Papua New Guinea’s climate and fertile soils provides the ideal conditions for the oil palm. Annual yields in the plantations continuously achieve in excess of 7 tonnes of oil and kernel (total palm products) per hectare. Dami elite progenies now produced over 10 tonnes of total palm products per hectare. For seed production, the high productivity of individual seed palms allows Dami to concentrate seed production on only the very best palms. Unlike many seed producers Dami select less than 15% of the palms planted in their seed gardens as parents, ensuring the elite nature of Dami material is never compromised.
World-renowned Dami seeds
Throughout the world, Dami is now renowned as a leader in the production of high-grade oil palm planting material, thanks to the following proven characteristics of its seeds and planting material:
• High yields of fresh fruit bunches (FFB): Over 26t FFB/ha/year, with yields of 30 to 35t FFB/ha commonly achieved in favourable environments.
• Very early yields. Dami material is renowned for its precocity with commercial harvesting commencing 24 months after field planting. Yields above 10t FFB/ha are obtained during the first year of harvest, with up to 15t-20t FFB/ha commonly achieved at plantation levels in Indonesia and Papua New Guinea. The excellent precocity of the palms remains an important breeding objective to ensure early cash flow returns to the industry and small holders.
• Exceptional extraction rates. Reaching over 24% CPO at the mills with kernel extraction rates of 6%. The best progenies now reproduced on large scale at the seed production unit have given over 39% oil and kernel extraction rates in the latest Dami trials, based on laboratory extraction procedures. The breeding program aims to achieve high yields of palm products per hectare, preferably through exceptional extraction rates, as these yields are more stable across years and environments and can be obtained at lower plantation,transport and milling costs. High mesocarp content and thin shells characterize Dami fruits. Their larger size also facilitates loose fruit collection in the plantation.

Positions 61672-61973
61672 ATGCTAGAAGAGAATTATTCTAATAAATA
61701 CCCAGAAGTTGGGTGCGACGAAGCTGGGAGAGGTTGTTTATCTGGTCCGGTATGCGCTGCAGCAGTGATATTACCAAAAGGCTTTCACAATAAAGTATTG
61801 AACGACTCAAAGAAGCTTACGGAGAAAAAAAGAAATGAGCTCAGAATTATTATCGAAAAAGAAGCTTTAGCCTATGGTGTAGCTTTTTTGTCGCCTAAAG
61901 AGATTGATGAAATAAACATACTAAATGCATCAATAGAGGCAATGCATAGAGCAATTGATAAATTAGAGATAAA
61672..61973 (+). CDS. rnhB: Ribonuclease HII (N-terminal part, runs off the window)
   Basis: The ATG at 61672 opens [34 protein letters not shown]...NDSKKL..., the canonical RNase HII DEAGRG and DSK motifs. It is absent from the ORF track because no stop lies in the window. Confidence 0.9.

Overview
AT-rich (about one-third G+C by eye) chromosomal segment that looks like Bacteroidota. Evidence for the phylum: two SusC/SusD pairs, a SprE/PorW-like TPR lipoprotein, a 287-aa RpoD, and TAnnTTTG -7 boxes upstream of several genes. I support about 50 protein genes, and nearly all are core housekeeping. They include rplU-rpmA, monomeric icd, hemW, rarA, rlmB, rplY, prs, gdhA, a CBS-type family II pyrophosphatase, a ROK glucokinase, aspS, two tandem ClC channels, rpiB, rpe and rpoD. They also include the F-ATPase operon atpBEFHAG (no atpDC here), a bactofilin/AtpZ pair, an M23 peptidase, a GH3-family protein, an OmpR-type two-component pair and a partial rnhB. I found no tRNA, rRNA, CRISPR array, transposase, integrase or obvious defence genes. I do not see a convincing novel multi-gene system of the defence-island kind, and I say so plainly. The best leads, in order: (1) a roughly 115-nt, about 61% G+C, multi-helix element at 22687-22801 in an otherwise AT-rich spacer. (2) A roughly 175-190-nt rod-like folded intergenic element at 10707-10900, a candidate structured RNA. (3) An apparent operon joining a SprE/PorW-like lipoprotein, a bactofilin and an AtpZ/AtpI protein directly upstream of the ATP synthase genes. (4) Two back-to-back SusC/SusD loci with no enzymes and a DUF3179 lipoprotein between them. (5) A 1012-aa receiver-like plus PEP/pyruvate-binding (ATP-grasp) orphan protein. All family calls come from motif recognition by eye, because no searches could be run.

• Best yields to total palm products. Over the last 10 years, New Britain Palm Oil plantations produced on average 7 tonnes of palms product yields per hectare. In a latest set of international trials, the average Oil and kernel yields at various sites ranged between 6 – 8.3 tons per hectare. As shown in Fig. 4, large differences were also found between lower and higher yielding progenies at each location, with the best progenies at each site performing around 13-27% above trial mean. These progenies are now reproduced on large scale at the seed production unit.
•No dura contamination. Rigorous quality control during the process of controlled pollination leads to virtually no dura contamination (< 0.1%). This is constantly field proven from extensive plantation "type testing" and results from monthly blank pollination controls.
• Seed free of potential disease. The absence of any significant oil palm diseases on the island of New Britain enables Dami to guarantee the seed 100% disease free.
Ensuring continuous progress.
Dami seeds are the result of an intensive and extensive oil palm breeding programme. Based on extensive germplasm collections obtained from breeding programmes in Malaysia, Cameroon, Congo and Ghana. The current seed production multiplies elite progenies combining Deli mother palms with pollen from Avros pisifera selections. These selections have continuously out-performed other origins in large-scale progeny trials covering over 1000 hectares. Other promising origins are also being multiplied and introduced into the Deli and Avros populations to widen their genetic base and ensure long-term future progress.
To support its breeding programme, Dami is also pursuing long-term R&D programs, including tissue culture and molecular markers research.
The first purpose-build tissue culture laboratory in Papua New Guinea was established at Dami in 1997 to allow the vegetative multiplication of the best elite palms identified in the breeding program. The first oil palm clones produced in the laboratory were planted in the field in May 2001. At the beginning of 2004, a total of 36 elite dura and 1 pisifera clone have been field planted.
Other biotechnology research programs are also currently underway. Genetic fingerprinting applications are used to confirm the parentage of selected palms, allowing the breeding programme to progress with confidence. In addition molecular markers to assist in the selection of individual palms are developed in collaboration with the University of Cambridge in UK. The production of double-haploid palms is also being investigated in collaboration with the University of Queensland in Australia.